Gift of New England Yearly Meeting of Friends, April 2017

Subjects

Framingham (Mass.)--Religious life and customsQuakers--MassachusettsSociety of Friends--Massachusetts

Contributors

New England Yearly Meeting of Friends

Types of material

Minutes (Administrative records)Newsletters
Francis, Robert, 1901-1987

Robert Francis Papers

1891-1988
17 boxes 8.25 linear feet
Call no.: MS 403
Depiction of Robert Francis, by Frank A. Waugh,<br />Nov. 1939
Robert Francis, by Frank A. Waugh,
Nov. 1939

The poet and essayist Robert Francis settled in Amherst, Mass., in 1926, three years after his graduation from Harvard, and created a literary life that stretched for the better part of half a century. An associate of Robert Frost and friend of many other writers, Francis occasionally worked as a teacher or lecturer, including a brief stint on the faculty at Mount Holyoke College, but he sustained himself largely through his writing, living simply in “Fort Juniper,” a cottage he built on Market Hill Road in North Amherst. A recipient of the Shelley Award (1939) and the Academy of American Poets award for distinguished poetic achievement (1984), Francis was a poet in residence at both Tufts (1955) and Harvard (1960) Universities. He died in Amherst in July 1987.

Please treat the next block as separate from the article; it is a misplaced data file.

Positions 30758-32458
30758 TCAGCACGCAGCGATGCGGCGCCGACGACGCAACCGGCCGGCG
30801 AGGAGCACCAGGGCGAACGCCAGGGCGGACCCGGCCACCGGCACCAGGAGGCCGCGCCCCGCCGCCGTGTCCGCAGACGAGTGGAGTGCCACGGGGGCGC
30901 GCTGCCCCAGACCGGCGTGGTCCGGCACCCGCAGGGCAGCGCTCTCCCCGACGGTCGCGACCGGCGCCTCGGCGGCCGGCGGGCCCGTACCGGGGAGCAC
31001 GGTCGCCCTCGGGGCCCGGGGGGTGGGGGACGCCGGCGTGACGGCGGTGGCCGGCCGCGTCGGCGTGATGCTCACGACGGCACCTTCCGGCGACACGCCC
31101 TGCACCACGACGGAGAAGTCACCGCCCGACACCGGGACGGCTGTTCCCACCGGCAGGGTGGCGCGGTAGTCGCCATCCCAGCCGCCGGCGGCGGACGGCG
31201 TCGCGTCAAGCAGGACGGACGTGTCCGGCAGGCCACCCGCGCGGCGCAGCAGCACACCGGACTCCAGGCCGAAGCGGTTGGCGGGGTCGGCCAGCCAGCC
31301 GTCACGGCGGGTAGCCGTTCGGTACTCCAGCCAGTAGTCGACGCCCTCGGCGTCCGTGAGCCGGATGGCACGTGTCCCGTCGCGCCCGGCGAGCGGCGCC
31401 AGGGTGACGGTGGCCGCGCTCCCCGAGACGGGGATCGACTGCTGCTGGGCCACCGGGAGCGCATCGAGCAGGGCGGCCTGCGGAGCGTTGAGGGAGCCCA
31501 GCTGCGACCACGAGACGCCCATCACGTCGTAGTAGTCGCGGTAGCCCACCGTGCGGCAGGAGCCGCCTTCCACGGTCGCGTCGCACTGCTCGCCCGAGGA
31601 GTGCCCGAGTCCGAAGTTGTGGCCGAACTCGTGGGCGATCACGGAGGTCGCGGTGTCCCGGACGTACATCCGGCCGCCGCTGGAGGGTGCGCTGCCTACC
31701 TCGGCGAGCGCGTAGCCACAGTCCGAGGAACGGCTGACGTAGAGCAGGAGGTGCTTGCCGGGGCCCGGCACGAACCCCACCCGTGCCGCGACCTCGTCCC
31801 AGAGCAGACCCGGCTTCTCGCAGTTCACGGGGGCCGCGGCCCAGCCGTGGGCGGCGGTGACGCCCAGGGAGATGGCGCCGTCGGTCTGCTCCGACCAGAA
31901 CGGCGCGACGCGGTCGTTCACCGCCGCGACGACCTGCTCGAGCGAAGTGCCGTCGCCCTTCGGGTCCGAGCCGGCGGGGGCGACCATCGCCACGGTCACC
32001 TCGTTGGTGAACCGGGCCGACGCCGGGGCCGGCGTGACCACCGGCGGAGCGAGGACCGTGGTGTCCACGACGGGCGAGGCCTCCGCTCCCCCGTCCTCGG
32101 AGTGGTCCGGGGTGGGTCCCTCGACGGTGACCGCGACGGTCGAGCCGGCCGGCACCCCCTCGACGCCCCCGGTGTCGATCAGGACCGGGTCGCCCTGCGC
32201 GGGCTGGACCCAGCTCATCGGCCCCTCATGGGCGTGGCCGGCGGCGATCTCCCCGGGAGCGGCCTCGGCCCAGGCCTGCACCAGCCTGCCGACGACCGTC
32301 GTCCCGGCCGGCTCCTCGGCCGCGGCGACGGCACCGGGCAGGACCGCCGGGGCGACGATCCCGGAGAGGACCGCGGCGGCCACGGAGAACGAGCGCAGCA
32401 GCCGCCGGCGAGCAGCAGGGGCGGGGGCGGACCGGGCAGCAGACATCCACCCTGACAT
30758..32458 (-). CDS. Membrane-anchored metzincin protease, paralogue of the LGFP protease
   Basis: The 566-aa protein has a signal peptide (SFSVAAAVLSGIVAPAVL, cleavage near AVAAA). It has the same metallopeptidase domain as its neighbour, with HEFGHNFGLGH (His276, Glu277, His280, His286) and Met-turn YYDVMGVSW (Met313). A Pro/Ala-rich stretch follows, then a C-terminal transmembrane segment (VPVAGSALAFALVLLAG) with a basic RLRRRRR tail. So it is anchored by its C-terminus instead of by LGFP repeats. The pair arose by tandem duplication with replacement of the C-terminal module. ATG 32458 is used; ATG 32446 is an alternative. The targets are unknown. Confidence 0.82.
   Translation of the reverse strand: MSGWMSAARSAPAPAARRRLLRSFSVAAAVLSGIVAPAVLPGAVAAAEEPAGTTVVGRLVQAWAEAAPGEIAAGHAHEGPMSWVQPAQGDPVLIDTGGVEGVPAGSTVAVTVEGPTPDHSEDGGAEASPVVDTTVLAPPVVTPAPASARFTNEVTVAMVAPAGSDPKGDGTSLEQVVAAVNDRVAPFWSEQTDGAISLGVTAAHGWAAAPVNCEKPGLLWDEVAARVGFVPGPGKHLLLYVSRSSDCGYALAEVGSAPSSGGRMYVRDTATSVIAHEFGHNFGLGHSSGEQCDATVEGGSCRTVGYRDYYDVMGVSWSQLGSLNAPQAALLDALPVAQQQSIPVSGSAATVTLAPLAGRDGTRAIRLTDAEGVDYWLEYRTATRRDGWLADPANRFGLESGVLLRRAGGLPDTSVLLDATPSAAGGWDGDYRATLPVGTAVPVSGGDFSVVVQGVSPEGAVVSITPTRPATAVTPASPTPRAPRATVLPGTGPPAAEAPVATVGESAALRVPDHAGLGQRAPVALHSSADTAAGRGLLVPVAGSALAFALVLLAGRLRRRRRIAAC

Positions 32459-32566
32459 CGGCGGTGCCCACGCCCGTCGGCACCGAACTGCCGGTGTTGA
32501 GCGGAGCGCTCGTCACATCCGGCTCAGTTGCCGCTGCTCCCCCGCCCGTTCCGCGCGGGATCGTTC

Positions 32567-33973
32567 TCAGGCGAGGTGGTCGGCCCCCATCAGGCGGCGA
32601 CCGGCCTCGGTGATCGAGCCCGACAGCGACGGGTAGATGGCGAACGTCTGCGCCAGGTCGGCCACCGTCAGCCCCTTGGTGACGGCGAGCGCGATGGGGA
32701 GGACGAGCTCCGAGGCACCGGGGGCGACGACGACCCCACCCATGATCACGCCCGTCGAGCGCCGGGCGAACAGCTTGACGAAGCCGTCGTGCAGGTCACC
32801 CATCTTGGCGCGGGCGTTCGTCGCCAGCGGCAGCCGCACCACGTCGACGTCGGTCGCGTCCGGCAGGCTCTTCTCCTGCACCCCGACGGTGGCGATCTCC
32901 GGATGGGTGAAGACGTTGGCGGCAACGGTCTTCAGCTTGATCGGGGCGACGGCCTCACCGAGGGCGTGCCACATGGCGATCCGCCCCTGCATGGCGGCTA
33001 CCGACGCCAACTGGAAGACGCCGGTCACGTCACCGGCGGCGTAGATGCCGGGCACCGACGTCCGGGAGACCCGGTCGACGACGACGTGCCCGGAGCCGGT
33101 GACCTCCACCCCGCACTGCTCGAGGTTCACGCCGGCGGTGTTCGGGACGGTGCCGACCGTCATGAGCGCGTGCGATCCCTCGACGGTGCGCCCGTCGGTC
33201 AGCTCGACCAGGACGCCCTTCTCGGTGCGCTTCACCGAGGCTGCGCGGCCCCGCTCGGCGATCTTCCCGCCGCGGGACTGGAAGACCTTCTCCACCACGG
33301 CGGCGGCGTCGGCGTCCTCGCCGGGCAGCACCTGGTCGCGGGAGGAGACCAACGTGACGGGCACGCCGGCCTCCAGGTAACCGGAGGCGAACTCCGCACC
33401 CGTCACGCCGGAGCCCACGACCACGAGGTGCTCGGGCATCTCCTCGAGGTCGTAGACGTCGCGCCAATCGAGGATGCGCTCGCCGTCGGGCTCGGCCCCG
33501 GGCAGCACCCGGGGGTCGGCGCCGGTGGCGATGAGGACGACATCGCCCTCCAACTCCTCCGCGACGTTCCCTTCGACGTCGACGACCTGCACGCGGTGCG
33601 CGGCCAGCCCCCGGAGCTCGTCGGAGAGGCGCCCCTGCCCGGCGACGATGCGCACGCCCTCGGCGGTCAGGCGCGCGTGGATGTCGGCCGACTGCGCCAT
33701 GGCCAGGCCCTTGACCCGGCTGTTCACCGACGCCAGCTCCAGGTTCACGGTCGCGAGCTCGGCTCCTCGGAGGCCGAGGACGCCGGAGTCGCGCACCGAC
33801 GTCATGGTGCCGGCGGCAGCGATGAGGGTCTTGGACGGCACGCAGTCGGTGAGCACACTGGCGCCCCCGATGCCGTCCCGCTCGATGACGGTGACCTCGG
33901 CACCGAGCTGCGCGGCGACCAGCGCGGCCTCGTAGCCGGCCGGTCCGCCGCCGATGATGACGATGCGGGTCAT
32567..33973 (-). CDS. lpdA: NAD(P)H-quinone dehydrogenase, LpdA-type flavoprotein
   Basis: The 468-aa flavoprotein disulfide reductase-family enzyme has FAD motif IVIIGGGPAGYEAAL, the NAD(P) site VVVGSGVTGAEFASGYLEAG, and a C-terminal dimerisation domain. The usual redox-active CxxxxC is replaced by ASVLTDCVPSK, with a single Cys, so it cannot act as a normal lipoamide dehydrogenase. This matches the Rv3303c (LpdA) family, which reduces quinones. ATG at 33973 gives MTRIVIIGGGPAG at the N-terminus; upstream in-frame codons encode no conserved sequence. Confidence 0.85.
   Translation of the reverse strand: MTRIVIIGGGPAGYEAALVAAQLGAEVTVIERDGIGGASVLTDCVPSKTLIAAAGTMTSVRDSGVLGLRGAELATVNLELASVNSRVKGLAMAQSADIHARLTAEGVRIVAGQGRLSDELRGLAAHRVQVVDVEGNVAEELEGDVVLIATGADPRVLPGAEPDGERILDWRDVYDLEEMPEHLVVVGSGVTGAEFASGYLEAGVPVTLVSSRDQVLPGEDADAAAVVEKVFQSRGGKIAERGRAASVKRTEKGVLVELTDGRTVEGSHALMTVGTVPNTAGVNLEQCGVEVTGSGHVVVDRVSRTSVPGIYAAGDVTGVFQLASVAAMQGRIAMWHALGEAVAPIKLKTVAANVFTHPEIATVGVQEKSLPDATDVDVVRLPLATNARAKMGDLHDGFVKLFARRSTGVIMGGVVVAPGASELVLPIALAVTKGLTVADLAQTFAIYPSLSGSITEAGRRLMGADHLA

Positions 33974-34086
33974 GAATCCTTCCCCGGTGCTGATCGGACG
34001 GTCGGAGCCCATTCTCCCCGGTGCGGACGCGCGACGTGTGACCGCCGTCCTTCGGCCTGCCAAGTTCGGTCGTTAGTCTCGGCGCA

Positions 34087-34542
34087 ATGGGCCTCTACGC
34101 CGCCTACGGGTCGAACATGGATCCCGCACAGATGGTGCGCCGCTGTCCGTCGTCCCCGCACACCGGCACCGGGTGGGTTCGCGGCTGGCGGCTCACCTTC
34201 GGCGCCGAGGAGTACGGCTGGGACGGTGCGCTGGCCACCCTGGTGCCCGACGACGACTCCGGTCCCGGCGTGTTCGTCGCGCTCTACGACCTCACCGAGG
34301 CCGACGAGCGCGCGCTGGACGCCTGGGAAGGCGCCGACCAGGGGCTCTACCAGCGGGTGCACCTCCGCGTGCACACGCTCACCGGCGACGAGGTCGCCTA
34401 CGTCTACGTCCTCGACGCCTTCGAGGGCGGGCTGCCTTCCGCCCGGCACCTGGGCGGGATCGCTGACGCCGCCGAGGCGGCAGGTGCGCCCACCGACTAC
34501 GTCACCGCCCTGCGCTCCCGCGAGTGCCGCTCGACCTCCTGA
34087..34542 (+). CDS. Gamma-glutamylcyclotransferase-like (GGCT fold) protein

The Francis Papers contains both manuscript and printed materials, drafts and finished words, documenting the illustrious career of the poet. Of particular note is Francis’s correspondence with other writers, publishing houses, and readers, notably Paul Theroux. Also contains personal photographs and Francis family records and a small number of audio recordings of Francis reading his poetry. Letters from Francis to Regina Codey, 1936-1978, can be found in MS 314 along with two typescript poems by Francis.

Connect to another siteListen to interviews with Francis on Poems to a Listener", 1977-1978

Subjects

Amherst (Mass.)--HistoryPoetry--PublishingPoets--MassachusettsUniversity of Massachusetts Press

Contributors

Brown, RosellenCiardi, John, 1916-De Vries, PeterFitts, Dudley, 1903-Francis, Robert, 1901-1987Hall, Donald, 1928-Humphries, RolfeMoore, Marianne, 1887-1972Moss, Howard, 1922-Shawn, Ted, 1891-1972Theroux, PaulWilbur, Richard, 1921-

Types of material

AudiotapesPhonograph recordsPhotographs
Franklin County (Mass.) Futures Lab Task Force

Franklin County (Mass.) Futures Lab Task Force Records

1993-2014
17 boxes 25.5 linear feet
Call no.: MS 1113